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General Information:

Capital: Paris
Political system: a semi-presidential republic with a prime minister - a prime minister appointed by the president. The president is the directly elected head of state.
Population: 67 mil
Currency: Euro (EUR)
Official language: French

EU single emergency number: 112
National lines:
Rescue service: 15
Firemen: 18
Police: 17

Cultural differences and advice from Intercultural Communication Coach:

France is the biggest EU country. Its national symbol is the Gallic rooster. The French are proud of their history and, above all, of their language, used in the past by diplomats and the upper classes. France is currently making an effort to promote the French language in EU member countries and can boast the highest number of Nobel Prizes in literature.

The French cannot imagine their day without fresh pastry and cheese. More than 350 different types of cheese are produced in France. Each French person consumes on average up to 500 snails a year. In addition to snails, you will also find “treats” on French plates such as frog legs or horse meat. France is one of the largest wine producers in the world. The country is proud of its 17 wine regions. The most well-known are: Bordeaux, Burgundy, Champagne, Loire and Provence. The “Tour de France” cycling competition dates back to 1903. The life of the French revolves around good food, wine, meeting friends and the stoic acceptance of life events expressed by the phrase “C'est la vie!”

The French business culture is one of the formal ones. Therefore, addressing colleagues is associated with the titles Monsieur and Madame. The French try to be as polite as possible in written communication and follow this in the English language too. Business meetings are scheduled in advance and should take place in accordance with a pre-scheduled agenda. However, what usually happens is that the participants of the meeting deviate from the topic and the discussion is prolonged. The French are proud of their opinions and the way they can express them. In such cases time is not important to them. On many occasions, they feel the need to express their views publicly, on strike.  It is not uncommon for a strike to last several days for the relevant professional group to achieve its goal.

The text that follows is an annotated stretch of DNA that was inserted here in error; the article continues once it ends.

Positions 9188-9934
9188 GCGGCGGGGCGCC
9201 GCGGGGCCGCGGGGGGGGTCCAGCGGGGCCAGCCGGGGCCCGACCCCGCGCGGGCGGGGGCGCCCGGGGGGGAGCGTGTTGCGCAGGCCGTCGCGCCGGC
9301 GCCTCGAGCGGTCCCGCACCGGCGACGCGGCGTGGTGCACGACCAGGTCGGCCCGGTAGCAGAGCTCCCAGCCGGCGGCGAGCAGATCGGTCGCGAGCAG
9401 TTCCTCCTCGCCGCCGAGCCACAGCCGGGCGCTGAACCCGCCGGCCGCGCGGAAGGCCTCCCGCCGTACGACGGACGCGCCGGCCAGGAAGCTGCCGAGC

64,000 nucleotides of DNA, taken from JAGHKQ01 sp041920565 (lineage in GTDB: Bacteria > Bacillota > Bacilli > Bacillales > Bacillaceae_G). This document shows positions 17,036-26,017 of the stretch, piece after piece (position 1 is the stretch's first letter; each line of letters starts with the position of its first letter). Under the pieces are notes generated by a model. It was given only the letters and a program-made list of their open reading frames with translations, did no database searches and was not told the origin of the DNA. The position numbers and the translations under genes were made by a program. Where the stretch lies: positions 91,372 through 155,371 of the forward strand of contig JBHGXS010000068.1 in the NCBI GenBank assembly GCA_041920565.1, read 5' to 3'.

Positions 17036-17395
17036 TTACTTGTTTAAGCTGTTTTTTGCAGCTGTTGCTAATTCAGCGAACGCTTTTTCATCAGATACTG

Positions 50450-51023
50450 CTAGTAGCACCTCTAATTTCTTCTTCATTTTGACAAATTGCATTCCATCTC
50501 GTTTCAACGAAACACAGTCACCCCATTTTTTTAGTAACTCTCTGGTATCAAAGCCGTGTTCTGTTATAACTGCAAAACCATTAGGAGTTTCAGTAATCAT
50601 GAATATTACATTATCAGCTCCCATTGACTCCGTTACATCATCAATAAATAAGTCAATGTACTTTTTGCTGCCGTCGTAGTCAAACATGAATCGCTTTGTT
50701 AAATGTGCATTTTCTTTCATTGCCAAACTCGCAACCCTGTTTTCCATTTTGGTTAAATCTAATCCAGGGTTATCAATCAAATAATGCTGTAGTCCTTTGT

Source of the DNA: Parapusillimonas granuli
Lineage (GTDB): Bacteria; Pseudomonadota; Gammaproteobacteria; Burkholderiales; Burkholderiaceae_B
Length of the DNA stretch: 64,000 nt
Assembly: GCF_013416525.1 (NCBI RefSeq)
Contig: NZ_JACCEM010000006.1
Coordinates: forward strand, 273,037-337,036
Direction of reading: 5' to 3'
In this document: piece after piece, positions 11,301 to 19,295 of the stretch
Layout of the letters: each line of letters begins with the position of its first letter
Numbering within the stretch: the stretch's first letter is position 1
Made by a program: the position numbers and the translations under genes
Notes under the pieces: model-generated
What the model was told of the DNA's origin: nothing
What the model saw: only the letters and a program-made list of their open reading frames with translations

In France, too, friendly and business relationships are built with food and wine. As a result, working hours in many offices often prolong, which is incomprehensible to colleagues from cultures that plan their work in a way to end on time.

Recommendations for Co-operation with Colleagues from France:
  • A formal introduction is more appropriate at the first meeting with new colleagues.
  • The French expect polite written language and communication from their colleagues, which means starting and ending emails with extensive courtesy phrases.
  • Business meetings are a space for discussing proposals and recommendations. Everyone has the right to express their opinions and the way of communication and speech is often associated with the quality of education.
  • Leaders expect members of their teams to respect the rules and instructions.
  • The French prepare for changes in a consistent manner and that is why any proposal for changes needs to be presented and justified in detail.



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